November 16, 2015
Sarah Krier, a junior majoring in environmental studies and life sciences communication, had already spent two seasons as a camp counselor in Hudson. But this past summer she wanted to do something deeper: impart the teachings of Aldo Leopold to young people.
In particular she wanted to draw from a recent massive open online course (MOOC), “The Land Ethic Reclaimed: Aldo Leopold, Perceptive Hunting, and Conservation,” featuring wildlife ecology professor Tim Van Deelen, a faculty affiliate of the Nelson Institute for Environmental Studies.
“I never fully appreciated the outdoors until my dad took me hunting when I was 12. For the first time I felt that nature is a community I’m a part of,” says Krier. While hunting was not on the camp’s agenda, the course’s overarching concepts certainly could be: “I wanted every child to be able to form a personal connection with the outdoors.”
For the “Little Aldos” project, as it was called, Krier received a Wisconsin Open Education Community Fellowship, an award totaling up to $6,000 offered by the Division of Continuing Studies and the Morgridge Center for Public Service. Under the guidance of LSC professor Bret Shaw, who is also a Nelson Institute affiliate, she designed programs for younger and older campers, drawing on materials from the nonprofit Aldo Leopold Foundation.
The YMCA Camp DayCroix offered a rich opportunity to work with children from diverse backgrounds, many of them from the Twin Cities. Younger children explored the camp’s different ecosystems and engaged in fun activities (wildlife observation, planting sugar maples) developed as an accompaniment to Leopold’s A Sand County Almanac. They kept nature journals in which to draw and write about their experiences.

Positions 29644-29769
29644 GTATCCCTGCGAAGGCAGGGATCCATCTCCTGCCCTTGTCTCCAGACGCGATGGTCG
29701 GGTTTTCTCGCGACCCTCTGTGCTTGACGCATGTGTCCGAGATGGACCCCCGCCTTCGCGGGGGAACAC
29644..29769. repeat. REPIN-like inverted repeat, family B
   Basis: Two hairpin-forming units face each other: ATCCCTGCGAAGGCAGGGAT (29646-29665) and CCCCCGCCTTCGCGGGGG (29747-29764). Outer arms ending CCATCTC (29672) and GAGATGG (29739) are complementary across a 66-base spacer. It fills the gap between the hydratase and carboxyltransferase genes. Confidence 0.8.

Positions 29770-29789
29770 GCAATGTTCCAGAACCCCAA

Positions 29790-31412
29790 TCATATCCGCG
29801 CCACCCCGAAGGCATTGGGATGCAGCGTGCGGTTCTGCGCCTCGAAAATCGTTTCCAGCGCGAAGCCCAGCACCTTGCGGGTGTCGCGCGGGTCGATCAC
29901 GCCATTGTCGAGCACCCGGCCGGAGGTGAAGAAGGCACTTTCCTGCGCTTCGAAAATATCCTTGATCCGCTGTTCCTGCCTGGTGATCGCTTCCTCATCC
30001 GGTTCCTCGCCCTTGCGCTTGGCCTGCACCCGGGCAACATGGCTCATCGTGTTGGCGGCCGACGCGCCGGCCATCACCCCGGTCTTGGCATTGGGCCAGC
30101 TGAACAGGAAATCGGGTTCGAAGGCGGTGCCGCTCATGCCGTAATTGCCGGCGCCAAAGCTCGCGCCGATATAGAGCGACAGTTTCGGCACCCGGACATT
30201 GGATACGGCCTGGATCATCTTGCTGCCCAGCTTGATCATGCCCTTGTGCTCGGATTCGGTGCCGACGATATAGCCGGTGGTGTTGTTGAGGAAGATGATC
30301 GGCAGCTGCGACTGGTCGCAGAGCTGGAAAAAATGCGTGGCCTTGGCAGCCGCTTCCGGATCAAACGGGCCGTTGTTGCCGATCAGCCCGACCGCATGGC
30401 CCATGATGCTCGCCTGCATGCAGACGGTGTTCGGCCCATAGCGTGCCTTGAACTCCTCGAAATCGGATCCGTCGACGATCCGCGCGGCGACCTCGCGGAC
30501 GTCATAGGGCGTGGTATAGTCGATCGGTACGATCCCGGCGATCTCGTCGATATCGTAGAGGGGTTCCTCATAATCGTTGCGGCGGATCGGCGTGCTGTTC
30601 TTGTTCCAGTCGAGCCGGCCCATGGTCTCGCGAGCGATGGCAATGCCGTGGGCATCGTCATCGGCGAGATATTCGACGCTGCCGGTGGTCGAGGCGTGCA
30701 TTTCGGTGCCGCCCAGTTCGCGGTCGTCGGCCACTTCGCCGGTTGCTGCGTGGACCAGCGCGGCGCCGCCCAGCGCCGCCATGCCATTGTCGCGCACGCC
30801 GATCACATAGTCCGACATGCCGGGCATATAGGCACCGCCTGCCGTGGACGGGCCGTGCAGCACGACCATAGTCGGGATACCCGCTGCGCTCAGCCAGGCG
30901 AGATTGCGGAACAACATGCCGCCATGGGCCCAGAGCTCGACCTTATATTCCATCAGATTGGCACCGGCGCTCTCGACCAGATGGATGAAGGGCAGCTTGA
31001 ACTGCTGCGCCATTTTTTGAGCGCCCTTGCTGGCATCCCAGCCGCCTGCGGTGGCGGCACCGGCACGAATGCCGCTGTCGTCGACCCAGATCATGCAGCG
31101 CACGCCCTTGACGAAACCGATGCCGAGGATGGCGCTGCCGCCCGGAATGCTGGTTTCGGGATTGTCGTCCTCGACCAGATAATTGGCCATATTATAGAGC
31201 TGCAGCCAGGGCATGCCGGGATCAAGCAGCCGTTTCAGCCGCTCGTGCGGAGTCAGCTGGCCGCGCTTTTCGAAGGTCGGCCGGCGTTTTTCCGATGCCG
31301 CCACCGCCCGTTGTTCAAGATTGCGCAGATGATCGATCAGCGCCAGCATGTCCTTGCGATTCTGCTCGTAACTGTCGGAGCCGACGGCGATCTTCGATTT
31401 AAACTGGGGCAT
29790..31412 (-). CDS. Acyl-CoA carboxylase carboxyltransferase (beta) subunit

Older campers built Leopold benches and led a project implementing a compost system for the camp’s food waste. While Krier had nearly 80 kids in her programs throughout the summer, these activities extended her reach to many more of the season’s some 3,000 campers.
She feels she met her goal of helping children form a personal connection with nature.
“Every kid’s connection was a little bit different. Some kids really got into bug catching. Others dove into their journals,” Krier says. “We had kids who had never actually seen a chicken. For them to come and say ‘I eat chicken all the time, and that’s what it looks like?’ is just a really cool way for them to have that connection to nature.”
This story was originally published in Grow magazine by the College of Agricultural and Life Sciences.